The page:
I watched the first season. I haven’t caught up with the second. It’s weird. The show has such an obscene media presence. It feels like, even though I haven’t been watching, I’m totally aware of everything that happened on it. The media’s obsession is pretty mind-blowing.
It is. But, you’ve got to tune into season two. There’s a sex scene that rivals your sex scene in the pipe with Lena’s character in Tiny Furniture.
The one with Adam?
No, the one with Booth Jonathan and Marnie.
I just remember everybody got all upset about that rape-y scene with Adam.
That’s Adam. Some people are more adventurous in bed.
Exactly. It sounded like it wasn’t that big a deal. Did they have sex in that weird TV box of his?
No, they had weird splayed-out sex on Booth’s bed, next to that weird TV thing. And a doll. Anyway, did you know there’s a tumblr in your honor, entitled Fuck Yeah David Call?
I’ve been turned on to that. It’s really funny to me. I’m a huge fan of that title, by the way.
It’s a good title. They could update the design.
Yeah. And it’s a lot of Fringe gifs. I’ve been on a lot of random TV shows and Fringe, there is a passionate following for that show.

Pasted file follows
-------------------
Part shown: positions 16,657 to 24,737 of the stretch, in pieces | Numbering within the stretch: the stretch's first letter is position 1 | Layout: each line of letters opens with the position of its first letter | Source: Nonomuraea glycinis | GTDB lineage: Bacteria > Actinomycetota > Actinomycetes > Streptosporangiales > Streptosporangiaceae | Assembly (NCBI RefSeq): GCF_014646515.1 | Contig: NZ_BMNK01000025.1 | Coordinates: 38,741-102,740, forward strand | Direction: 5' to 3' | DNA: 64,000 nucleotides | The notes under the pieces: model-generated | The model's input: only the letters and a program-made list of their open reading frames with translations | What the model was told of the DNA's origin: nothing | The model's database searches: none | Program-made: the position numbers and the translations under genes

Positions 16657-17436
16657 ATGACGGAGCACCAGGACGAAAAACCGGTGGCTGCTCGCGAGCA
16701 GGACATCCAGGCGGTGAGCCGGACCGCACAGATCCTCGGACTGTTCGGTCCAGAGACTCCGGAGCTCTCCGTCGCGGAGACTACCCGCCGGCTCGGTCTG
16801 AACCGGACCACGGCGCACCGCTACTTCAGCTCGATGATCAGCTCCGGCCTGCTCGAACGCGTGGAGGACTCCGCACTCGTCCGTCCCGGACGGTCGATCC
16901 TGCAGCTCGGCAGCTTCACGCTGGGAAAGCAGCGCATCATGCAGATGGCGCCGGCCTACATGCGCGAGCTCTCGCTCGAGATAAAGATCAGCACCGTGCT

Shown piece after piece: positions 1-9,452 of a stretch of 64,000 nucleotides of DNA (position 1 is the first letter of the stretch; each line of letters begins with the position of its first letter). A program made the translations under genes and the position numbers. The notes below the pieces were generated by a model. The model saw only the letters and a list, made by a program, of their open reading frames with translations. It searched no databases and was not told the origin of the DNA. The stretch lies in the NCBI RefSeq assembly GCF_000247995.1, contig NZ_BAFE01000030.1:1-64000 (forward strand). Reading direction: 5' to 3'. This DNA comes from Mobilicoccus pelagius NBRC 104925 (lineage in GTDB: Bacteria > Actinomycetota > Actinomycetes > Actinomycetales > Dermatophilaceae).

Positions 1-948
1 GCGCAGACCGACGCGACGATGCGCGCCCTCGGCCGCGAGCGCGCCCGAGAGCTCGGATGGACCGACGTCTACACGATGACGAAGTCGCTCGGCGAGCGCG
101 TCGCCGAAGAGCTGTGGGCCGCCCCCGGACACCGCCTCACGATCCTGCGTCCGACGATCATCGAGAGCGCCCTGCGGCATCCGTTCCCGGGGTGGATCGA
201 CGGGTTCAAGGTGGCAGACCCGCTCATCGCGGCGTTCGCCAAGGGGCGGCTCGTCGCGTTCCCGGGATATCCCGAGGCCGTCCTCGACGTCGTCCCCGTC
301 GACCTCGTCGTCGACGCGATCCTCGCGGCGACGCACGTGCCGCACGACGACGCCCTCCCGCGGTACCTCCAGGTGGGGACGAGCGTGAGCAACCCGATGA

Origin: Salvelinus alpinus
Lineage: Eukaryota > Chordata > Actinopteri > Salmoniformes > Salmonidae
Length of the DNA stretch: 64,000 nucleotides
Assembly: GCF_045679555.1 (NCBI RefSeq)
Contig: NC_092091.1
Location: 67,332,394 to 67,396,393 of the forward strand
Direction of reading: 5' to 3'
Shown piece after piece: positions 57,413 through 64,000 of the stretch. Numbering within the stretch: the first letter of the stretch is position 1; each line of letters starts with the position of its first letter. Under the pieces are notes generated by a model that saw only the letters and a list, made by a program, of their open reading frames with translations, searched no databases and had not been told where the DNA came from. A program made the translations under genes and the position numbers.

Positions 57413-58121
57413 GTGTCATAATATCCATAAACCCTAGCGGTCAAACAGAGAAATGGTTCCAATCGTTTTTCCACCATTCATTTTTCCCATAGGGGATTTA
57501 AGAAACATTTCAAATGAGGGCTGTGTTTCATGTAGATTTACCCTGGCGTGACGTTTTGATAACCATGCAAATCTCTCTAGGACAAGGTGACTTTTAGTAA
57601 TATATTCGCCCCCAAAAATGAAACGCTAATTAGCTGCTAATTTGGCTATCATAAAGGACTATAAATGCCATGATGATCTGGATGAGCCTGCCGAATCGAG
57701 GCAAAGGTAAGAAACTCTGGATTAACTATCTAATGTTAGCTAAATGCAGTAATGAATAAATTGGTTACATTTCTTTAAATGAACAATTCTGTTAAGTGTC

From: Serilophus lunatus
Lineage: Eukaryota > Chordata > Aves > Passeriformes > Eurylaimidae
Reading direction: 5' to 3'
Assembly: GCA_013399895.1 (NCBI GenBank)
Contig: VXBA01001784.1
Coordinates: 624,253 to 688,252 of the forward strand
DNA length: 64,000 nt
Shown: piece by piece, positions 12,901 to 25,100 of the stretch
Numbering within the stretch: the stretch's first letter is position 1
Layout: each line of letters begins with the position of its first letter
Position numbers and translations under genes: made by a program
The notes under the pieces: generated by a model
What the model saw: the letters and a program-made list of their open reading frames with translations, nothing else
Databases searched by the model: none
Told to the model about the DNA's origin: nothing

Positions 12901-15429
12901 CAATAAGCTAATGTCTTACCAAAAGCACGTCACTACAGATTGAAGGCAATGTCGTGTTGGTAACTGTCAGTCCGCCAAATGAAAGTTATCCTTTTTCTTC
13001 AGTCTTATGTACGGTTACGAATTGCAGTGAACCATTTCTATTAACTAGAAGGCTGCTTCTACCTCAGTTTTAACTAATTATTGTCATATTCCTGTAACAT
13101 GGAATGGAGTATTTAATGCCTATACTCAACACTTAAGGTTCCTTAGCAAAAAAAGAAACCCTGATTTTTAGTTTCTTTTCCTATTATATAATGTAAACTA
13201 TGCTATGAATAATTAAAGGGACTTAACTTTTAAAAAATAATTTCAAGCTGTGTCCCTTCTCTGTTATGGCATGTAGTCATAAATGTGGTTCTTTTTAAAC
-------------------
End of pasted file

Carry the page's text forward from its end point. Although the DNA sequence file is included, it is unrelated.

Do you ever get recognized?
Not a lot, but occasionally. It depends on the state of my facial hair. If I’m clean-shaven, I’ll get recognized for Gossip Girl. Recently, in the past six months to a year, I’ve been getting recognized for Tiny Furniture more than anything else.
It’s Girls fans going back and checking out Lena’s previous work. What’s the state of your facial hair right now?
Right now I have a very short beard, but that’s more a product of laziness and the fact that I have to play a meth head at the reading I’m doing tonight. [Laughs]
What would be your dream role?
I have a lot of dream roles. Dead Man’s Burden was definitely on the list. Badass dude in a Western? I’d really like to do a World War II movie. There’s a part of me that would like to play someone very evil, like a serial killer. I always wanted to play a flamboyant gay character, too. To sort of subvert expectations. And I’d love to do a Sam Shepard play.
You’re all about diversity. So, you’re from the West Coast, you’re currently in LA for some R&R and auditions, and you’re based in New York. Is there a place you prefer?
It’s a question I ask myself all the time. I love New York. I love working there. I love the energy there. I feel much more productive there. I’m part of the filmmaking community, which I love. But, it does get a little exhausting sometimes. There’s a part of me that likes the LA lifestyle. A backyard, being outdoors, driving a car. But, it’s also a very settled lifestyle. You can’t go out until 5 AM on a Tuesday night in Los Angeles the way you can in New York. I think once I’m ready to settle down, I’ll probably move back out west. But I ain’t settled yet. I’m just getting started.